The gray matter in the brain tends to attract the bulk of researchers' attention, but half of the brain is actually interconnecting material called white matter. A new study now highlights some important signaling that suggests we ought to be paying closer attention to those pale highways.

Gray matter is mostly made up of nerve cell bodies that handle the kinds of computations responsible for our speech, learning, cognition, sensation, and movement.

White matter, on the other hand, consists largely of structures called axons, which are responsible for connecting brain cells to each other and the rest of the body.

The research team behind the new study, from Vanderbilt University, used functional magnetic resonance imaging (fMRI) to look at changes in white matter while the test subjects carried out tasks – like wiggling their fingers.

Currently, white matter signals are often ignored or discarded from fMRI scans, because they're weaker and harder to spot. To overcome this, the participants in the study were asked to keep repeating their assigned actions in order to build up a trend and pattern that could be properly measured.

Brain scans
Researchers looked for activity patterns in the brain's white matter regions. (Schilling et al., PNAS, 2023)

A clear increase in blood oxygenation-level dependent (BOLD) signals was observed in the white matter, indicating increased brain activity while tasks were performed. That's an important insight, even if we don't know exactly what's happening yet.

"We don't know what this means," says biomedical engineer Kurt Schilling. "We just know that something is happening. There truly is a powerful signal in the white matter."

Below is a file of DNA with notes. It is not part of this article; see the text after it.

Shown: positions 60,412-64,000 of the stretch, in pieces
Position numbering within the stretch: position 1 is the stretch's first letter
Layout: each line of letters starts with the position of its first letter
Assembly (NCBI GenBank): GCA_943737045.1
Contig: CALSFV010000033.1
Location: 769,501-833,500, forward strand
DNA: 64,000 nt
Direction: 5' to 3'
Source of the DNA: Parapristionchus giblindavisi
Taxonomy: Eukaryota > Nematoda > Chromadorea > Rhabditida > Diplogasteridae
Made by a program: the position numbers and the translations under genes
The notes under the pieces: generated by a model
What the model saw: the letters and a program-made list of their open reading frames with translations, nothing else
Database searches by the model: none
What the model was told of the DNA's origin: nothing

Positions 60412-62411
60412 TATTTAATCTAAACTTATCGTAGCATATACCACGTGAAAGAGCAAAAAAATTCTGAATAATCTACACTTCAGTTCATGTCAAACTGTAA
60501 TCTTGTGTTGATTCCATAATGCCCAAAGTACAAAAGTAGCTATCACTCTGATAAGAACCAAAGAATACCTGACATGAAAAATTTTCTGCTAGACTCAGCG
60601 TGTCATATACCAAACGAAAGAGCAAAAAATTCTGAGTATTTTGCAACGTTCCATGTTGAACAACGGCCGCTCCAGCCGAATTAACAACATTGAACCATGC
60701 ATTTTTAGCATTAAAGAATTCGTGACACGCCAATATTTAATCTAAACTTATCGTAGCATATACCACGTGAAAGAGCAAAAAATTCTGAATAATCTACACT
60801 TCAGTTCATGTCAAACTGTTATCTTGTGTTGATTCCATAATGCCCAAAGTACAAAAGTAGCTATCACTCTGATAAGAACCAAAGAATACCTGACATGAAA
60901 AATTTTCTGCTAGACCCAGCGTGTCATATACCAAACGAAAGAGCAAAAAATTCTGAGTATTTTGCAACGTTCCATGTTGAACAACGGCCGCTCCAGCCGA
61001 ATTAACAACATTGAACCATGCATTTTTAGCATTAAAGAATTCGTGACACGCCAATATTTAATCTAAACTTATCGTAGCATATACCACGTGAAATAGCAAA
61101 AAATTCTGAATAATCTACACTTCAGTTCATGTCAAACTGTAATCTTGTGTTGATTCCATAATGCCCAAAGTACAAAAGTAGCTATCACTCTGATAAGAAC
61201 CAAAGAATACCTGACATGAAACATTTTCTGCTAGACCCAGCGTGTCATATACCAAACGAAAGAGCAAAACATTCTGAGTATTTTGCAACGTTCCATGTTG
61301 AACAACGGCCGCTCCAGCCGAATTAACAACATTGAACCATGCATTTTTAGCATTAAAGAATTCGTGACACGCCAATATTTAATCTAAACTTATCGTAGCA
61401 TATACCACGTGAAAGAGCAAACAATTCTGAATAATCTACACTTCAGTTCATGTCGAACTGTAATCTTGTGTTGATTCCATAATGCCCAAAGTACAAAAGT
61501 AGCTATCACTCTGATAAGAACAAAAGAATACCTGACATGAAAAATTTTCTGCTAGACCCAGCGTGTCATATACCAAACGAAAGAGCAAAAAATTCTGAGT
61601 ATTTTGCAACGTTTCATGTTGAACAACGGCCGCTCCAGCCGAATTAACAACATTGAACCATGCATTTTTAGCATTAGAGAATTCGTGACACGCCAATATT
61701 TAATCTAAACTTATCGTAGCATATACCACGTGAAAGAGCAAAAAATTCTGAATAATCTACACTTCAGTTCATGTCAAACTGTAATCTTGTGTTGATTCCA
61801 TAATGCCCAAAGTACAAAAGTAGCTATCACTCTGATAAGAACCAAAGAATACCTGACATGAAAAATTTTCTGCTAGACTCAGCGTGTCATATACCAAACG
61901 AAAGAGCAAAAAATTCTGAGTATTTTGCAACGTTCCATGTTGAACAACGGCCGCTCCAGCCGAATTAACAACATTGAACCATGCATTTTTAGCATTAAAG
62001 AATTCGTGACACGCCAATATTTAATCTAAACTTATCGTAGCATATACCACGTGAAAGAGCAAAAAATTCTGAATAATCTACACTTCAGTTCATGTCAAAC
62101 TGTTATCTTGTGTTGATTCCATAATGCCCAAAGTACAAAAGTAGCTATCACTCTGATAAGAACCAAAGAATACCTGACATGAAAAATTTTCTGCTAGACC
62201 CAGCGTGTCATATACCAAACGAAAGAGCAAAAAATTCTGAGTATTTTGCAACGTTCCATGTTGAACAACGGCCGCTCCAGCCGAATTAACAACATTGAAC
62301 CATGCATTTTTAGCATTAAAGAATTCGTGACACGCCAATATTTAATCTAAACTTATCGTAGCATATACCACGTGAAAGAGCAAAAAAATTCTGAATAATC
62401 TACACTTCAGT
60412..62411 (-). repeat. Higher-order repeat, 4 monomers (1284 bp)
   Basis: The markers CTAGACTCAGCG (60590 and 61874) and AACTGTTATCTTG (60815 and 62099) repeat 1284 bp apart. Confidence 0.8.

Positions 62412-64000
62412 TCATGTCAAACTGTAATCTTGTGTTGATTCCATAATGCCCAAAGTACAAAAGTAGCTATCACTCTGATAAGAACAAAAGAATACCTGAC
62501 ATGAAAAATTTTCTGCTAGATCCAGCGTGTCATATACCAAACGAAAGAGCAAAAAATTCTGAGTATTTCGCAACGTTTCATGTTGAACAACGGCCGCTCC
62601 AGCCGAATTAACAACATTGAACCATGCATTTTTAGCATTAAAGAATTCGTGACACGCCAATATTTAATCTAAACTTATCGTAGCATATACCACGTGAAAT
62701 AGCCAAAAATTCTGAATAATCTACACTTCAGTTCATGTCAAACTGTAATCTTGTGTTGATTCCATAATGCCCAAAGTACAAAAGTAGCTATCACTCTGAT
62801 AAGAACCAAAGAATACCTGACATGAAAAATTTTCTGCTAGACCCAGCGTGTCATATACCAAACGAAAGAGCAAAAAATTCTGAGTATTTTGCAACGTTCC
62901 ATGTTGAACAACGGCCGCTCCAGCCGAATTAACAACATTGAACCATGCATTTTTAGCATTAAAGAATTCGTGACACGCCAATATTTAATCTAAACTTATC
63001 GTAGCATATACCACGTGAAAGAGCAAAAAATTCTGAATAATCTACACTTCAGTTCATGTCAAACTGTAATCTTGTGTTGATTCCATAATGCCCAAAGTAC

In gray matter, an increase in BOLD signals means more blood flow and oxygenation in the brain. It could be the same in white matter cells: it might mean more oxygen is used while the brain is working, or it could be somehow linked to the gray matter activity.

As white matter handles connectivity, we need to understand more about what's going on here – disorders from epilepsy to multiple sclerosis can emerge when that connectivity breaks down.

"The signal is changing," says Schilling. "It's changing differently in different white matter pathways and it's in all white matter pathways, which is a unique finding."

Future studies could look at these white matter signals in more detail, especially in relation to health issues such as Alzheimer's disease. The researchers are also keen to examine the biological causes of this activity.

This neglect of white matter activity is something the researchers want to see changed in the future. These signals are useful indicators of brain activity rather than background noise, the team behind the study argues.

"For 25 or 30 years, we've neglected the other half of the brain," says Schilling.

The research has been published in PNAS.